ASUS ROG Strix Flare Mechanical Gaming Keyboard Review

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The ROG Strix Flare is the latest entry in the brand’s arsenal of mechanical gaming keyboards. With a new design which focuses on extended functionality not only for gaming, but also for general and entertainment purposes, it embodies a new approach to offering gamers a product that gives them a competitive edge, but at the same time, remains functional for everyday use.

Design and Build Quality

rog flare 26The first thing that you’ll notice with the ROG Strix Flare is its build quality. Despite being mostly made of plastic, the keyboard is quite heavy. The design utilizes a semi-metallic matte finish, which basically means you’ll see some tiny glittery effects when its illuminated from the right angle.

rog flare 29Focusing on added functionality, there’s a dedicated volume control roller on the upper left, which can also be pressed  to mute all sounds. There’s also dedicated buttons for controlling media playback, disabling the windows key, and turning the keyboard lights on or off.

rog flare 15A unique feature of this keyboard is the illuminated badge on the upper right side, which can be removed and customized with say, your name or logo, adding a personal touch. It also comes with a detachable wrist rest, for your convenience. There’s also a USB pass through at the back, for connecting other devices such as a mouse. The cable connecting the keyboard to your PC/laptop isn’t detachable, which means bringing it to a tournament may pose some problems.

rog flare 32The Flare uses ABS keycaps, which unfortunately, are more prone to fading with extended use. The review unit that was sent to us uses Cherry MX Red switches, which is ideal for fast typing and fast-paced gaming.

rog flare 14The keyboard allows you to increase or decrease the repeat acceleration using  Fn + Left Alt +  F1 to F4 keys. The higher the rate, the more letters appear within a second of pressing and holding down a key. I’d imagine this would be useful for games which require you to hold down a key to repeatedly perform an action.

You can also switch profiles, which are saved into the keyboard’s own memory, through holding down Fn + number keys 1 to 6.

rog flare 11Of course, an ROG Gaming Keyboard wouldn’t be complete without RGB lighting effects. As for the Flare, you can control its lighting effects by pressing Fn + Left/Right Arrow Keyt, or by using the Armoury II software, which can be downloaded from the ASUS website. Another unique thing about this keyboard is that it also has RGB lighting on the sides, creating an underglow effect.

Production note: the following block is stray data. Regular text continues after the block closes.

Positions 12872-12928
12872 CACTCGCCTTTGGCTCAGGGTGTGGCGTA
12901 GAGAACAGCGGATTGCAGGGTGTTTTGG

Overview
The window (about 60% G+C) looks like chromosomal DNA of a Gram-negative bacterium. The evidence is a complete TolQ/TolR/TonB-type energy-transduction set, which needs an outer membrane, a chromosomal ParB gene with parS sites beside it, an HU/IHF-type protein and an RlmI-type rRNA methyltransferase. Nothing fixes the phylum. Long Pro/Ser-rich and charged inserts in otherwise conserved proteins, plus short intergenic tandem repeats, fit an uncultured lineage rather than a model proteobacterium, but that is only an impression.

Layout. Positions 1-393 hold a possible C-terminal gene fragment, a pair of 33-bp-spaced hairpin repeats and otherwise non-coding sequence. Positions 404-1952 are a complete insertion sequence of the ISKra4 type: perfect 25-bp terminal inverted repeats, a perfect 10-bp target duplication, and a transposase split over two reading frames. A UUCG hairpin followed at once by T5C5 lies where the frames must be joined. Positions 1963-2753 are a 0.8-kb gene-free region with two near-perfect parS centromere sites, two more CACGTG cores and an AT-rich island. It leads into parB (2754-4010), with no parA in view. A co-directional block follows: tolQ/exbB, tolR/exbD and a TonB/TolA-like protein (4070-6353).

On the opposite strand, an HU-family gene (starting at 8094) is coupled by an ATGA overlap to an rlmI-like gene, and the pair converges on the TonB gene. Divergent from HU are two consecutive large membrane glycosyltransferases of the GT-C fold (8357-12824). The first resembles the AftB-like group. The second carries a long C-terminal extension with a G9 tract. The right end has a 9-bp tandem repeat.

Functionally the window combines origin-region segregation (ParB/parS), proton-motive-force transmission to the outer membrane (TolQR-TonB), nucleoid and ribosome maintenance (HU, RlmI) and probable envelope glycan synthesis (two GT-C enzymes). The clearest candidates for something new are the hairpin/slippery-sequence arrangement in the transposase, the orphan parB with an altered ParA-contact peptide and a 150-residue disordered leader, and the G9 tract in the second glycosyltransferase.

Performance

rog flare 30Well, as far as typing and gaming are concerned,. the Flare is actually quite a joy to use. The travel distance for each key is quite short, so your presses register quickly. It’s not as noisy as when using Blue Switches too, so you can type away without waking up the person in the other room.

The keys have good grip and adequate spacing, which means there are less chances of you mistakenly pressing another button other than the one you intended to.

Software

armoury 2ROG Armoury II gives you control over many aspects of the keyboard. From in-depth customization of RGB lighting effects, to setting up macros, and Aura Sync, which synchronizes the lighting effects with other compatible peripherals. The interface is quite straightforward and easy to understand.

armoury 1Each key can be programmed for other functions apart from its default one, such as opening a certain program. The software also allows you to create up to 5 profiles or custom settings for your keyboard.

armoury 3

It also features a tool for recording how many keypresses have been done for each key, or the total number of clicks on a mouse button.

If I had to ask for a feature, I’d wish that you can also reassign tasks to the roller, such as for scrolling up and down pages and documents.

Emman has been writing technical and feature articles since 2010. Prior to this, he became one of the instructors at Asia Pacific College in 2008, and eventually landed a job as Business Analyst and Technical Writer at Integrated Open Source Solutions for almost 3 years.

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